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high-def, low-emission tv?

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Anonymous
April 27, 2005 8:17:55 PM

Archived from groups: alt.tv.tech.hdtv (More info?)

Dear folks:

My sister is very sensitive to electrical imput...loud noises, auditory
buzzes (like in some department stores, etc.), high voltage wires,
etc.. I would like
to help get her a high-definition tv but I don't know if they make any
with relatively low emissions. I am trying to do some research on this,
thus my question to you.

Do you know of any tv manufacturers who might make low-emission,
high-definition tvs? She has an old 19" analog tv set now (about 20
years old). I don't even know how standard high-def tv's compare with
these older analog tv sets regarding emissions. Do you know anywhere I
might do some searches on the internet for my research on this? Also, I
am not versed in electronics or electronic lingo, so the simpler the
explanations, the better for me!

thanks--!
Craig

More about : high def low emission

Anonymous
April 28, 2005 12:22:02 AM

Archived from groups: alt.tv.tech.hdtv (More info?)

<csmith@cts.com> wrote in message
news:1114643875.308215.204300@o13g2000cwo.googlegroups.com...
> Dear folks:
>
> My sister is very sensitive to electrical imput...loud noises, auditory
> buzzes (like in some department stores, etc.), high voltage wires,
> etc.. I would like
> to help get her a high-definition tv but I don't know if they make any
> with relatively low emissions. I am trying to do some research on this,
> thus my question to you.
>
> Do you know of any tv manufacturers who might make low-emission,
> high-definition tvs? She has an old 19" analog tv set now (about 20
> years old). I don't even know how standard high-def tv's compare with
> these older analog tv sets regarding emissions. Do you know anywhere I
> might do some searches on the internet for my research on this? Also, I
> am not versed in electronics or electronic lingo, so the simpler the
> explanations, the better for me!
>
> thanks--!
> Craig

What KIND of emissions? I suspect it is high pitched sound alone.

The sound that probably drives your sister nuts is the 17.5KHz Horizontal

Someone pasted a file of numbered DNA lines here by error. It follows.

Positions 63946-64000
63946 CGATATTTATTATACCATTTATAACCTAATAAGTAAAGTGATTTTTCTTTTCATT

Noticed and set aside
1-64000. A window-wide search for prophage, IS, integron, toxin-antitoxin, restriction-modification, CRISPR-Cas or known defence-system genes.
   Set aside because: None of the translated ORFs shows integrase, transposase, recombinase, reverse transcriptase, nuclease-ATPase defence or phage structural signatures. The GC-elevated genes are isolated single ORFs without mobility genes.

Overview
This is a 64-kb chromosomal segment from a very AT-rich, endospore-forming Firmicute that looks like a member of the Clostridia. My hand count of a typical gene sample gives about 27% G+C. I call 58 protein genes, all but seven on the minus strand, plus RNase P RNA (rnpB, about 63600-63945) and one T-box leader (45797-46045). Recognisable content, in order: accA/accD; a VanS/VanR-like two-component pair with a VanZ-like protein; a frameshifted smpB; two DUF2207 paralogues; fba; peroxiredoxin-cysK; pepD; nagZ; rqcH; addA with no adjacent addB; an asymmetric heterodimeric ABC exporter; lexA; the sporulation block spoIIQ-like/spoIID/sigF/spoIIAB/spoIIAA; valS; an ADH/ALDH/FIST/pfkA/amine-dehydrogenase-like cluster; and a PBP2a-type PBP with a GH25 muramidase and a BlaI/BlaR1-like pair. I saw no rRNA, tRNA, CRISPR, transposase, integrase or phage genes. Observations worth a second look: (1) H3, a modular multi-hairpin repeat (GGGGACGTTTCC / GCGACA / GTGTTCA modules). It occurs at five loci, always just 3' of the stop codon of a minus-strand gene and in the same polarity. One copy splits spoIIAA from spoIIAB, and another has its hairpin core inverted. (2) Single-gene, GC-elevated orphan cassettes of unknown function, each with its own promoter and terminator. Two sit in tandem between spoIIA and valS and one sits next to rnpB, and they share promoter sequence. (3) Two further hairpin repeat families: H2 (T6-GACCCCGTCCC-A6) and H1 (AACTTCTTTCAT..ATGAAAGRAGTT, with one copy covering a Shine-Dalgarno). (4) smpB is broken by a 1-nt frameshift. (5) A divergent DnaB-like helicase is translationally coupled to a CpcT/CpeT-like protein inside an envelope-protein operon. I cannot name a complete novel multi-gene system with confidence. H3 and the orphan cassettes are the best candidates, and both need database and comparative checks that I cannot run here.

sweep of a standard CRT.

When I was younger, I had extraordinary high frequency hearing and some TV's
were difficult to be around. Ultrasonic alarms were so loud as to be
physically very painful. Fortunately, I can no longer hear much above16KHz,
so TV's have gotten much quieter.

BUT... most HD sets don't have CRT's or even high voltages anymore.

Rear projection CRT sets have the same stuff that regular TV's have, only
operating at higher frequencies that she may or may not be able to hear. Can
she hear CRT computer monitors? If not, the RP CRT is potentially ok. And
certainly the most HDTV for the dollar.

LCD and TI DLP engine based RP sets don't have CRT's but do have a high
frequency plasma arc metal halide lamp / power supply that she may find
discomforting - she should try and see - if ok, this is your best choice.

LCD panels use fluorescent lights, these have an inverter and might be
audible, probably not. LCD flat panels tend to be small for the money.

Plasma panels operate their electronics in the tens of KHz, it's highly
unlikely that she can hear them. The cheap ones typically look lousy with
dark scenes and may have low (less than HD) resolution called "ED".
Anonymous
April 28, 2005 1:35:10 AM

Archived from groups: alt.tv.tech.hdtv (More info?)

Also, most run their horizontal frequency about 31k now not the 15.735 for
NTSC. May still get a bit of yoke buzz for the vertical deflection tho but
that will be a low frequency buzz not the squeal.
"Randy Sweeney" <rsweeney1@comcast.net> wrote in message
news:uNydnby9BtUtse3fRVn-rA@comcast.com...
>
> <csmith@cts.com> wrote in message
> news:1114643875.308215.204300@o13g2000cwo.googlegroups.com...
>> Dear folks:
>>
>> My sister is very sensitive to electrical imput...loud noises, auditory
>> buzzes (like in some department stores, etc.), high voltage wires,
>> etc.. I would like
>> to help get her a high-definition tv but I don't know if they make any
>> with relatively low emissions. I am trying to do some research on this,
>> thus my question to you.
>>
>> Do you know of any tv manufacturers who might make low-emission,
>> high-definition tvs? She has an old 19" analog tv set now (about 20
>> years old). I don't even know how standard high-def tv's compare with
>> these older analog tv sets regarding emissions. Do you know anywhere I
>> might do some searches on the internet for my research on this? Also, I